Impact of human papillomavirus vaccination on the clinical meaning of cervical screening results

Philip E. Castle, Xianhong Xie, Xiaonan (Nan) Xue, Nancy E. Poitras, Thomas S. Lorey, Walter K. Kinney, Nicolas Wentzensen, Howard Strickler, Emily A. Burger, Mark Schiffman

Research output: Contribution to journalArticle

Abstract

Women previously vaccinated against human papillomavirus (HPV) type 16 and 18 are now reaching the age (21 years) at which cervical-cancer screening is recommended in the U.S. The impact of HPV vaccination on risks of cervical precancer following a positive and negative screen among women aged 21–24 years who just started routine cervical screening are not well described. Therefore, three-year absolute and relative (RR) cumulative risks of cervical intraepithelial neoplasia grade 2 or more severe diagnoses (≥CIN2) and grade 3 or more severe diagnoses (≥CIN3) were estimated for women undergoing cervical screening at Kaiser Permanente Northern California. Risks were estimated in women aged 21–24 years (n = 75,008) undergoing cervical screening since late 2006, 6 months after HPV vaccination became available; women were categorized vaccinated at ages <18, 18–20, and 21–24 years and compared to those who were unvaccinated. Three-year risks were estimated for normal, low-grade, and high-grade cytology results. Three-year risks of ≥CIN2 and ≥CIN3 for unvaccinated women following low-grade cytology were 10.89% for and 3.70%, respectively. By comparison, Three-year risks of ≥CIN2 and ≥CIN3 were 5.26% (RR = 0.48, 95%CI = 0.24–0.99) and 0.99% (RR = 0.27, 95%CI = 0.06–1.13), respectively, for women vaccinated under the age of 18 years. Three-year ≥CIN2 and ≥CIN3 risks were lower for those HPV vaccinated at younger age for any screening result (ptrend ≤ 0.01 for all comparisons). These data support initiating cervical screening at an older age or changing the management of a low-grade cytology result in women aged 21–24 years who were vaccinated against HPV younger than age of 18 years.

LanguageEnglish (US)
Pages44-50
Number of pages7
JournalPreventive Medicine
Volume118
DOIs
StatePublished - Jan 1 2019

Fingerprint

Vaccination
Cell Biology
Human papillomavirus 18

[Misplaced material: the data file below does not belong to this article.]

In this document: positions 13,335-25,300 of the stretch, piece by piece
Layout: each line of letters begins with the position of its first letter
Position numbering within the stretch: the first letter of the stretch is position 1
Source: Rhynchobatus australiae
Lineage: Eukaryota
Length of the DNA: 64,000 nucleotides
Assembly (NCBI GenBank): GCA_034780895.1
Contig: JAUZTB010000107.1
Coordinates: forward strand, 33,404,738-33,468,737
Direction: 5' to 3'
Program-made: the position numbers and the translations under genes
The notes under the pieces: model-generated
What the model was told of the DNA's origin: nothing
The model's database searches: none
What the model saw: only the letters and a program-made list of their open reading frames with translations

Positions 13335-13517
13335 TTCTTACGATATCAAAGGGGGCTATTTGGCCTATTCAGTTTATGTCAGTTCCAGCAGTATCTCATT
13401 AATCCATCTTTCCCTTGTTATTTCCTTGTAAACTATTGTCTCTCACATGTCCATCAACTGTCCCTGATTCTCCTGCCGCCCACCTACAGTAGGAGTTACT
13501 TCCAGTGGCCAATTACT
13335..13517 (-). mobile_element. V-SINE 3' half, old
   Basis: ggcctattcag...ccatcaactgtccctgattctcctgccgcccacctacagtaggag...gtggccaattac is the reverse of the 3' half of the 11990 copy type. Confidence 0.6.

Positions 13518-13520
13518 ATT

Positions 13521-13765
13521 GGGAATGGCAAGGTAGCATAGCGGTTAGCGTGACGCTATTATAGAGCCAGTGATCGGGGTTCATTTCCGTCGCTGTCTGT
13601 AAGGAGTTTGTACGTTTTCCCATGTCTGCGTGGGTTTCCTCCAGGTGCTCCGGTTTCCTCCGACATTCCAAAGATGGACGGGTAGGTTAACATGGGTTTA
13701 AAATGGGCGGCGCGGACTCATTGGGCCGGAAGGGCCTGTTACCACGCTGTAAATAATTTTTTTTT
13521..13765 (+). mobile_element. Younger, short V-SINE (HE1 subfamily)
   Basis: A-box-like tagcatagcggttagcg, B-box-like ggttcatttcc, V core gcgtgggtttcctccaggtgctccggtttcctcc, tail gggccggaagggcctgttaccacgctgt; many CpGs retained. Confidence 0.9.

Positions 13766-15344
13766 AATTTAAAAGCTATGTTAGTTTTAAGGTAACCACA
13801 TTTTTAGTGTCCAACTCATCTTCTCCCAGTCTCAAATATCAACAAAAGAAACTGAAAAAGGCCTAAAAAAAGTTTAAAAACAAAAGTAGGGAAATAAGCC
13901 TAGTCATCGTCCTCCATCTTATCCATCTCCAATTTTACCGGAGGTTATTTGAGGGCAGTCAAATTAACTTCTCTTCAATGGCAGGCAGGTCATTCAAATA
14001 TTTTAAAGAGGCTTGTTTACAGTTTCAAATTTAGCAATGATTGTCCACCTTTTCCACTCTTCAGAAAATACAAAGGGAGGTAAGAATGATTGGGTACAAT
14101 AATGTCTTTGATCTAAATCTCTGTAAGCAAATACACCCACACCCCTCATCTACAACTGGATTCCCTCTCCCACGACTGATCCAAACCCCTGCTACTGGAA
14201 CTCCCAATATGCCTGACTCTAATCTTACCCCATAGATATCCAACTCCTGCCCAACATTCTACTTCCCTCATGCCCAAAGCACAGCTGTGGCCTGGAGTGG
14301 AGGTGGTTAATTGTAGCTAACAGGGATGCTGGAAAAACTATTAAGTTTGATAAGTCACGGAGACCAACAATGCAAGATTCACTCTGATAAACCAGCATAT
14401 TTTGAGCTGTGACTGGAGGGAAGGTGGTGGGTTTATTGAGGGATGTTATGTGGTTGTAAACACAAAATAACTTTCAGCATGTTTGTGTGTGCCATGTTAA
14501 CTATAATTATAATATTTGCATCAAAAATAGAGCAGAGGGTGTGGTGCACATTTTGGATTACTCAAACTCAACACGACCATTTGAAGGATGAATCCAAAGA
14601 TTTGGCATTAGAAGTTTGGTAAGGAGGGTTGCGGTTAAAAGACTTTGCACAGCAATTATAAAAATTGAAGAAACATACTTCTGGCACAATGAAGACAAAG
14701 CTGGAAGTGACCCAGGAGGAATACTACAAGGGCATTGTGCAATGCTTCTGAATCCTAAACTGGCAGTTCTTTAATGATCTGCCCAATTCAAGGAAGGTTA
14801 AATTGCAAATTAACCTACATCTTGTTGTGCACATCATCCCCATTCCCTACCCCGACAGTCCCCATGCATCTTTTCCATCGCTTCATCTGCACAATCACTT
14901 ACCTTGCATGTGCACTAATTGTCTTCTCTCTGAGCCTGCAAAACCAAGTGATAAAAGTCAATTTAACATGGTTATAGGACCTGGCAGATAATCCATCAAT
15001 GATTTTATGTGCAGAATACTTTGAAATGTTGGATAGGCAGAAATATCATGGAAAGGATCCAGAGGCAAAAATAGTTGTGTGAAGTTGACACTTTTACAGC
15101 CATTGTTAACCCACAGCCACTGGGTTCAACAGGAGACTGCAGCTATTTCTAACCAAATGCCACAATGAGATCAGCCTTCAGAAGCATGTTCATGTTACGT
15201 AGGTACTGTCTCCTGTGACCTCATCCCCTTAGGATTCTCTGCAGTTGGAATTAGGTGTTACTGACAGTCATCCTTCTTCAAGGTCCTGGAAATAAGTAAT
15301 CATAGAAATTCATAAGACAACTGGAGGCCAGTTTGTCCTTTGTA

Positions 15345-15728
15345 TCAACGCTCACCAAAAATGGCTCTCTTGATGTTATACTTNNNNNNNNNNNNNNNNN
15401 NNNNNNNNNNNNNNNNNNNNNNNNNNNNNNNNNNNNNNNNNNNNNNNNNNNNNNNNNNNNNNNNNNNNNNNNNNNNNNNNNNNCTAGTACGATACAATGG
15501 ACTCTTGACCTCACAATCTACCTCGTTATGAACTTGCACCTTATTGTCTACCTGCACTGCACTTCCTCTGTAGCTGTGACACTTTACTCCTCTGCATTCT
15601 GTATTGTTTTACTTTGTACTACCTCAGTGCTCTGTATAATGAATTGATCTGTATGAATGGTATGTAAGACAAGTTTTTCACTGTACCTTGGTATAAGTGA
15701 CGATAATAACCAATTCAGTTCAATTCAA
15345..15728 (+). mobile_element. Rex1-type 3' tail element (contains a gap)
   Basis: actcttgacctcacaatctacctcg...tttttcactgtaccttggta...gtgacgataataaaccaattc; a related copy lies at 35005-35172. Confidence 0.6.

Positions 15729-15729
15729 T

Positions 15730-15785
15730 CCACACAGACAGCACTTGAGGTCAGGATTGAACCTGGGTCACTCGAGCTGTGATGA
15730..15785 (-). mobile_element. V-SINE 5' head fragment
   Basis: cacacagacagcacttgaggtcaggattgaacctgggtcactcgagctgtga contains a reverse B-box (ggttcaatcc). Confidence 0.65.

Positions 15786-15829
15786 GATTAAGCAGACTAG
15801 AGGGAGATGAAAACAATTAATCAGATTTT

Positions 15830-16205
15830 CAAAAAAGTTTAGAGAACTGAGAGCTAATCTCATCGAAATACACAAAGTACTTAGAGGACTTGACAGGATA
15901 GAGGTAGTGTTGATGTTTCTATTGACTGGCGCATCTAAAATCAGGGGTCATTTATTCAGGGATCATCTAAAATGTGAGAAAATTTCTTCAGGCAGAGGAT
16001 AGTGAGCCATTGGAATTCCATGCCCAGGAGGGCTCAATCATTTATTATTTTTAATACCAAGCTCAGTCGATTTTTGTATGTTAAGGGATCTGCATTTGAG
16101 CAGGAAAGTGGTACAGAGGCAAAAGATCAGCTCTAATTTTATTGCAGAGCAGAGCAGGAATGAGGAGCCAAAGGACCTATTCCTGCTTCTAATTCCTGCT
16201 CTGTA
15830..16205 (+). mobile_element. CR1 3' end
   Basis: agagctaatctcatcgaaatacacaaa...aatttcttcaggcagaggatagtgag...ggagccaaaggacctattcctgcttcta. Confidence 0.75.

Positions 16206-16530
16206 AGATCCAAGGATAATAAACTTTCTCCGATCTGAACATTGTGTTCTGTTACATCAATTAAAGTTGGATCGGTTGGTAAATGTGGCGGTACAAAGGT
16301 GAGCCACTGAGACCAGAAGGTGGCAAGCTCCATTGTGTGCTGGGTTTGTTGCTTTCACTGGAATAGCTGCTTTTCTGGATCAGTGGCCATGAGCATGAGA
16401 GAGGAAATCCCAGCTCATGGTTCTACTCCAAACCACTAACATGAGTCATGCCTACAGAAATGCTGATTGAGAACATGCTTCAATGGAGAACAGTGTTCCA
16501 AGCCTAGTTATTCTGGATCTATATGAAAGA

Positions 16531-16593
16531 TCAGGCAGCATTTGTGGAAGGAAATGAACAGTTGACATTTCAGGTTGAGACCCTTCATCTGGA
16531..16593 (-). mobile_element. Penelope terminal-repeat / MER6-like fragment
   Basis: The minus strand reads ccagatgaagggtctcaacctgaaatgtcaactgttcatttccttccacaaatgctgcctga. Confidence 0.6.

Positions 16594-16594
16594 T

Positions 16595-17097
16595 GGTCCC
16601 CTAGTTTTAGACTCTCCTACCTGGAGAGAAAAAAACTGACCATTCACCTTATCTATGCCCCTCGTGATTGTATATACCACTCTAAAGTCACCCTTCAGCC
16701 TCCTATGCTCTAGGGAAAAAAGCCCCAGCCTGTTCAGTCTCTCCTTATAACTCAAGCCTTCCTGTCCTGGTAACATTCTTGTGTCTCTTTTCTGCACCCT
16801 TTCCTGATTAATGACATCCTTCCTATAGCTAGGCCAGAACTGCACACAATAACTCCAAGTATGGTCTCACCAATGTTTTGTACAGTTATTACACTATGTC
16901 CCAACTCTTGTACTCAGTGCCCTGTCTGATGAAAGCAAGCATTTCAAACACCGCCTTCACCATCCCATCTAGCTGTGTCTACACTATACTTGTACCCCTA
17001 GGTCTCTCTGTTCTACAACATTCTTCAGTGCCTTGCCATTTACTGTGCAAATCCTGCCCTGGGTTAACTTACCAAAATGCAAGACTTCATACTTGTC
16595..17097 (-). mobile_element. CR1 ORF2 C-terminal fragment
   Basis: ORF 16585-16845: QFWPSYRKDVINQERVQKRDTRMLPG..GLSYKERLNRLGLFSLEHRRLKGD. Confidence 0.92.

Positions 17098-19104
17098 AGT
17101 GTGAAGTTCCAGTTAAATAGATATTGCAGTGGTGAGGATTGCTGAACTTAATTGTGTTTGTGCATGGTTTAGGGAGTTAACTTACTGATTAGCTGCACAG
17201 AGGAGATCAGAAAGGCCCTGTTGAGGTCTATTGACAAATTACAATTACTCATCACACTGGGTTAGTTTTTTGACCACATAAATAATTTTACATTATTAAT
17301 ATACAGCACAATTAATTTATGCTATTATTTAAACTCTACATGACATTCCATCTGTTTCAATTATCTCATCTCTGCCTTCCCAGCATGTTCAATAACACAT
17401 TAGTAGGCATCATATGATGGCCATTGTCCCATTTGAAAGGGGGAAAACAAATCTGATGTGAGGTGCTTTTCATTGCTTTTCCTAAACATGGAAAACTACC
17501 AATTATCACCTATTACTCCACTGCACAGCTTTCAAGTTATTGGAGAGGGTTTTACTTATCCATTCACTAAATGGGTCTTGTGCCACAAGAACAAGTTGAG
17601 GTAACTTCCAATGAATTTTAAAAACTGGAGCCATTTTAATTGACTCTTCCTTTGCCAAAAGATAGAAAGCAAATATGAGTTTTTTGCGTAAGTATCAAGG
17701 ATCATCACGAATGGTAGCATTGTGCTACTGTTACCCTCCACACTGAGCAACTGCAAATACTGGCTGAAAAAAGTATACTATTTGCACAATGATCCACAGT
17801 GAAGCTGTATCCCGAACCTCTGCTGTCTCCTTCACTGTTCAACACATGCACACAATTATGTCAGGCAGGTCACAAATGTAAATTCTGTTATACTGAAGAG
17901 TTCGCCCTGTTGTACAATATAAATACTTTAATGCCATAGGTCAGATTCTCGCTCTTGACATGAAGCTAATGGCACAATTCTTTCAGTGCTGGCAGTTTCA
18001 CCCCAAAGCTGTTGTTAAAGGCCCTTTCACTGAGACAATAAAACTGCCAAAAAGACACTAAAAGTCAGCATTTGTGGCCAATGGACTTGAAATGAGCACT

Cervical Intraepithelial Neoplasia
Human papillomavirus 16
Early Detection of Cancer
Uterine Cervical Neoplasms

Keywords

  • Cervical precancer
  • Cytology
  • Human papillomavirus (HPV)
  • Screening
  • Vaccination

ASJC Scopus subject areas

  • Epidemiology
  • Public Health, Environmental and Occupational Health

Cite this

Impact of human papillomavirus vaccination on the clinical meaning of cervical screening results. / Castle, Philip E.; Xie, Xianhong; Xue, Xiaonan (Nan); Poitras, Nancy E.; Lorey, Thomas S.; Kinney, Walter K.; Wentzensen, Nicolas; Strickler, Howard; Burger, Emily A.; Schiffman, Mark.

In: Preventive Medicine, Vol. 118, 01.01.2019, p. 44-50.

Research output: Contribution to journalArticle

Castle, Philip E. ; Xie, Xianhong ; Xue, Xiaonan (Nan) ; Poitras, Nancy E. ; Lorey, Thomas S. ; Kinney, Walter K. ; Wentzensen, Nicolas ; Strickler, Howard ; Burger, Emily A. ; Schiffman, Mark. / Impact of human papillomavirus vaccination on the clinical meaning of cervical screening results. In: Preventive Medicine. 2019 ; Vol. 118. pp. 44-50.
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abstract = "Women previously vaccinated against human papillomavirus (HPV) type 16 and 18 are now reaching the age (21 years) at which cervical-cancer screening is recommended in the U.S. The impact of HPV vaccination on risks of cervical precancer following a positive and negative screen among women aged 21–24 years who just started routine cervical screening are not well described. Therefore, three-year absolute and relative (RR) cumulative risks of cervical intraepithelial neoplasia grade 2 or more severe diagnoses (≥CIN2) and grade 3 or more severe diagnoses (≥CIN3) were estimated for women undergoing cervical screening at Kaiser Permanente Northern California. Risks were estimated in women aged 21–24 years (n = 75,008) undergoing cervical screening since late 2006, 6 months after HPV vaccination became available; women were categorized vaccinated at ages <18, 18–20, and 21–24 years and compared to those who were unvaccinated. Three-year risks were estimated for normal, low-grade, and high-grade cytology results. Three-year risks of ≥CIN2 and ≥CIN3 for unvaccinated women following low-grade cytology were 10.89{\%} for and 3.70{\%}, respectively. By comparison, Three-year risks of ≥CIN2 and ≥CIN3 were 5.26{\%} (RR = 0.48, 95{\%}CI = 0.24–0.99) and 0.99{\%} (RR = 0.27, 95{\%}CI = 0.06–1.13), respectively, for women vaccinated under the age of 18 years. Three-year ≥CIN2 and ≥CIN3 risks were lower for those HPV vaccinated at younger age for any screening result (ptrend ≤ 0.01 for all comparisons). These data support initiating cervical screening at an older age or changing the management of a low-grade cytology result in women aged 21–24 years who were vaccinated against HPV younger than age of 18 years.",
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